regime change
(ruh.ZHEEM chaynj) n. An ironic reference to a change of leadership, particularly in business, politics, or sports.

Example Citation:
As you might have heard, we've had a regime change here at the paper. We knew something was up Wednesday when all the TVs in the building suddenly went black, then showed the Star Tribune flag with patriotic music playing. Then the middle managers were dragged from the building in shackles and loaded into black vans — some sort of retreat, I guess. Next thing you knew we had a new editor.
—James Lileks, "New regime has informer already," Star Tribune (Minneapolis, MN), May 19, 2002

Earliest Citation:
Our fascination and anger and sense of betrayal over the breakup of the old championship Bulls, our curiosity about the new kids, our interest in a front-office regime change — all of it has been dulled until we just sort of shrug, smile and say, "Whatever."
—Rick Telander, "These Bulls in no hurry to improve," Chicago Sun-Times, April 17, 2002

The phrase regime change has been used in military and diplomatic circles for many years. It became a household term earlier this year when members of the Bush administration began using the phrase conspicuously when discussing their policy towards Iraq. Secretary of State Colin Powell used the term in congressional hearings in early February, and White House spokesman Ari Fleischer began using regime change regularly in press conferences around the beginning of March. Whether it was the prospect of war with Iraq or the unabashedly euphemistic scent carried by the phrase, it struck a chord and suddenly references to regime change were everywhere you looked.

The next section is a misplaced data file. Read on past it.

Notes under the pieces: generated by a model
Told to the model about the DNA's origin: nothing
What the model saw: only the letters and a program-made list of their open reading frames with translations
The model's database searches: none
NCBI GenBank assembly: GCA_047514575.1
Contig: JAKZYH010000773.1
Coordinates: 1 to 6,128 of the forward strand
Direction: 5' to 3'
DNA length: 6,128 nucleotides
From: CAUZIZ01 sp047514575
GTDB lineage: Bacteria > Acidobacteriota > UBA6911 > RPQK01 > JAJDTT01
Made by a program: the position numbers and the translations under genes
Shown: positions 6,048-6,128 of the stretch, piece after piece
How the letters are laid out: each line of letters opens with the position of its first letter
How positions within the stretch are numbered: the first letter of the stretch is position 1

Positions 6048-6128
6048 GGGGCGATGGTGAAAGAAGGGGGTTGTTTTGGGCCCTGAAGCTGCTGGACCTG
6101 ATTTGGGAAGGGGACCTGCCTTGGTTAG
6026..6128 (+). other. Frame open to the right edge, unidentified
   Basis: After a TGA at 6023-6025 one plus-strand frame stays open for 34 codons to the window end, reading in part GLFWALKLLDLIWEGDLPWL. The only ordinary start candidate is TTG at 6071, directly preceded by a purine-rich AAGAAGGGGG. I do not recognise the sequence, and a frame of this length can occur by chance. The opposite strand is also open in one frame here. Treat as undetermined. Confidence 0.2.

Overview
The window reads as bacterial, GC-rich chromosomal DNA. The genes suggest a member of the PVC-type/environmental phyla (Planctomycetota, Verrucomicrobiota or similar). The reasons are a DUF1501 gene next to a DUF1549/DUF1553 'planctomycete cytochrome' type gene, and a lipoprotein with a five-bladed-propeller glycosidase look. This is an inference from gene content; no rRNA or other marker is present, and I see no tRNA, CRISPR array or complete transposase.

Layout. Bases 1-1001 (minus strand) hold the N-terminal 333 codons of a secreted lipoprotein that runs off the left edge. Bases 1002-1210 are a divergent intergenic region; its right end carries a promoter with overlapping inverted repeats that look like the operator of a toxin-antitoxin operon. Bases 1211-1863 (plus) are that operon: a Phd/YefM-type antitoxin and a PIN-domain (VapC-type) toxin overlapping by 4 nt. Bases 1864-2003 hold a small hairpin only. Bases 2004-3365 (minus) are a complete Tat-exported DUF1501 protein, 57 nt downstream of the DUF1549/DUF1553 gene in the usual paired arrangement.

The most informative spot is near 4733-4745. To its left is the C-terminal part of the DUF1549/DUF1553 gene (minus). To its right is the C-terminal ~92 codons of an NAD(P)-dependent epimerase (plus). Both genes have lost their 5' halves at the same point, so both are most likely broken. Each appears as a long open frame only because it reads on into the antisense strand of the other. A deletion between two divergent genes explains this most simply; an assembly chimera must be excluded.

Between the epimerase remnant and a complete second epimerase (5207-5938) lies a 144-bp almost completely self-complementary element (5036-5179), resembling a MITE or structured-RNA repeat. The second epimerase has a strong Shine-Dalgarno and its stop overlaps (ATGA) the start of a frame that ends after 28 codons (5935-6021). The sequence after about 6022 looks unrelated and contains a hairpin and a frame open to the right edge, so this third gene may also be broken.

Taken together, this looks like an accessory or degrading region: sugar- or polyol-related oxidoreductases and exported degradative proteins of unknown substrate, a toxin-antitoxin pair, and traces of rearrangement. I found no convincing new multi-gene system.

What interests me, however, is the shift the phrase has taken to more mundane contexts. Whether it's the retirement of a business executive, the defeat of a politician, or the firing of a coach, wags from all walks of life are planting their tongues firmly in their cheeks and referring to these leadership moves as regime changes.

Below are a few more example citations to give you a taste of how this phrase is being used.

Example Citation #2:

lvmh fashion group instituted a regime change at its recently acquired subsidiary, Donna Karan International. The company kicked chief executive Giuseppe Brusone upstairs to be chairman and brought on Fred Wilson, head of LVMH's U.S. fashion division, to accelerate growth.
—"New CEO at Donna Karan," Crain's New York Business, October 7, 2002

Example Citation #3:

I think that if city commissioners and the mayor keep putting their residents' safety at risk, then we need a 'regime change' next election.
—Craig Eaton, "Monnin would bring much-needed change," Dayton Daily News, October 19, 2002

Example Citation #4:

In two short weeks in September, revolutionary regime change spread through the classical music world.
—Mark Swed, Los Angeles Times, October 20, 2002

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